In Canada approximately 5 million people suffer from irritable bowel syndrome (IBS). But what exactly is IBS and why does it occur? To answer these questions, we must first understand the digestive process and the changes that occur in the gut of those who are affected.

Digestion of a meal is a complex process, consisting of many steps to extract nutrients for nourishment. This process begins with the mechanical and chemical breakdown of food in the mouth and stomach before food is passed to the small intestine where it is further broken down and finally absorption of nutrients occurs.

In order to facilitate the passing of food along the digestive tract, muscles found in its walls relax and contract to slowly push food forward. The rate of propulsion of food can be influenced by several factors, including type and amount of food eaten, physical activity, mood, and certain hormones (cortisol, estrogen, etc).

In addition to its role in transport and nourishment, the digestive system also contains a large number of ‘defenses’ to fight off any potentially harmful intruders that are taken in by the mouth. These defenses include the acid found in the stomach and most importantly, immune system cells that line the entire length of the digestive tract. The immune system of the gastrointestinal tract also has the ability to distinguish between healthy bacteria that normally inhabit the tract and potentially harmful bacteria. This distinction is important as it allows us to benefit from the actions of these healthy bacteria, which include the production of certain nutrients (e.g. vitamin K) which aid in the digestion of food (e.g. fermenting fiber), prevention of the growth of harmful bacteria that influence the normal reproduction and growth of intestinal cells and prevention against certain diseases (e.g. Chron’s disease).

Digestive disorders or diseases can be caused by or be the result of an alteration or disruption of normal healthy digestive processes. One such common digestive disorder is IBS, affecting approximately 10-15% of the population. IBS is a disease that can have a great impact on the lives of those affected. It is a disease that is characterized by recurring abdominal discomfort or pain and a change in stool frequency (frequent or delayed bowel movements) and consistency (diarrhea or constipation).

While the exact cause of IBS is not known, the most commonly accepted risk factor is a history of bacterial gastroenteritis (i.e., bacterial infection of the digestive tract) or by an alteration in the normal intestinal bacteria. Specifically, healthy intestinal bacteria can be altered by several factors, including recent antibiotic use, mental/emotional stress, lack of physical activity, and by certain hormones. Other risk factors for developing IBS include food intolerance, mood disorders (anxiety, depression), or genetic predisposition.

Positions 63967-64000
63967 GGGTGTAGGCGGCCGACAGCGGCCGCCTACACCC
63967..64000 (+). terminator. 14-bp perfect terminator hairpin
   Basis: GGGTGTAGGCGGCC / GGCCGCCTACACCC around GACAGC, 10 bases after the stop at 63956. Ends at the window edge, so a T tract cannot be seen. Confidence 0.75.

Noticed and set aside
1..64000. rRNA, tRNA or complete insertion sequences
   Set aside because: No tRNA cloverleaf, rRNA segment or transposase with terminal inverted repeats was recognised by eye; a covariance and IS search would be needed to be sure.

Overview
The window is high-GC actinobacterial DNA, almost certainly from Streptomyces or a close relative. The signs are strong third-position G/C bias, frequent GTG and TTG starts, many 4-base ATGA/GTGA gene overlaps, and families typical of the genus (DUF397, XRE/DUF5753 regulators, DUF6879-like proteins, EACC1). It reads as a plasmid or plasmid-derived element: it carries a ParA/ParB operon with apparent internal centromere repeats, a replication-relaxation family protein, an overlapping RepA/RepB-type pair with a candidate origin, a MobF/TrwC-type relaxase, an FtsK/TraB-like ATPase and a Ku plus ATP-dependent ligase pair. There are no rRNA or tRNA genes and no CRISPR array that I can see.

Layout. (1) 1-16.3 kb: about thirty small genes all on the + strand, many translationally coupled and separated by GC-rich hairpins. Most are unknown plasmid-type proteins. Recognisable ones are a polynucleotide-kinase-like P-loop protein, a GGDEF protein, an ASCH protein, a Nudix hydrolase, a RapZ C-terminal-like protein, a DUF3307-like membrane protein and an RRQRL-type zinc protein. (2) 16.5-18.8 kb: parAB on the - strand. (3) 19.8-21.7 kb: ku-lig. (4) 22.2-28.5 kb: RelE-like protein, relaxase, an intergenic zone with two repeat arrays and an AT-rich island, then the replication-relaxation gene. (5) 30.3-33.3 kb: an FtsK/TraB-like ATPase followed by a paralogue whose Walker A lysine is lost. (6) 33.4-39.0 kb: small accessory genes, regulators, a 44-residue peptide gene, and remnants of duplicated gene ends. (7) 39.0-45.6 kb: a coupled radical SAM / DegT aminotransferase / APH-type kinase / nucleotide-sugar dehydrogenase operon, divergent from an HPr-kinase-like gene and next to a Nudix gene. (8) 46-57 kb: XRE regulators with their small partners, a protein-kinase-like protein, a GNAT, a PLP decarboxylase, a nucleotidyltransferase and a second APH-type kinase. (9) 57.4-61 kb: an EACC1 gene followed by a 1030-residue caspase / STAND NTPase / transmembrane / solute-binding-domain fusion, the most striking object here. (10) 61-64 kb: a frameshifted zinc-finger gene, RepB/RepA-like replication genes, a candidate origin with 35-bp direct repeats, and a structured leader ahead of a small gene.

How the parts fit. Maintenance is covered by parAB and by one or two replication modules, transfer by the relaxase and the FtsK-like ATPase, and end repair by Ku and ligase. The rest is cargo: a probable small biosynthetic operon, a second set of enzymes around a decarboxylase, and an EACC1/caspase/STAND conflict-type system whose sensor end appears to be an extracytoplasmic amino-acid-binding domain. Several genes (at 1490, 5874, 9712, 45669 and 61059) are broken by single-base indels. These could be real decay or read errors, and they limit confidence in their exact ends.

The symptoms experienced with IBS are believed to originate from a combination of altered contractions of the muscles in the intestines and from a change in pain sensation in the intestines. With respect to the altered rate of muscular contractions of the intestines, there can be either more frequent and more forceful contractions, causing pain and diarrhea, or slowed non-progressive contractions that lead to constipation. Alterations in the frequency of the contractions may result from ingestion of a fatty meal, mood (stress, anxiety, depression, anger), or the release of certain hormones (estrogen, serotonin, or cholescystokinin, which is a digestive hormone).

People who suffer from IBS are also more likely to have increased pain sensation in their intestines. This altered sensation is triggered by the stretch of the intestinal walls by stool or by gas. This process is often made worse by changes in contraction of the muscles of the smooth intestine, which can cause pain during a contraction or with non-productive contractions which lead to a build up of gas or stool, stretching the walls of the intestine and causing pain. There are several factors that can affect this process, including ingesting certain gas forming foods (beans, cabbage, broccoli, etc.), having an alteration in normal intestinal bacteria (which ferments fiber differently, causing more gas), or mood.

As indicated above psychological factors like anxiety, stress, depression, etc., affect muscular contractions of the small intestines and altered pain sensation. Moreover, these psychological factors can affect the release of secretions that aid with digestion and can alter the function of the immune system. Alterations of immune function then go on to influence the presence of healthy bacteria and can cause an increased release of inflammation producing immune cells.

From a treatment perspective, there are several factors to address in the treatment of IBS. Specifically, one’s diet should be examined, looking to eliminate food sensitivities, and irritants, as well as avoiding gas forming foods. Furthermore, other factors such as mood, sleep, physical activity, intestinal bacteria and any possible damage done to the gut should be considered for their potential contribution to IBS.

If you have questions about IBS, digestive health or how a naturopathic doctor can help you, please call 613-290-6115 or visit Graham Beaton is a Doctor of Naturopathic Medicine in practice at Ottawa Collaborative Care Centres – 102 Lewis Street, Ottawa.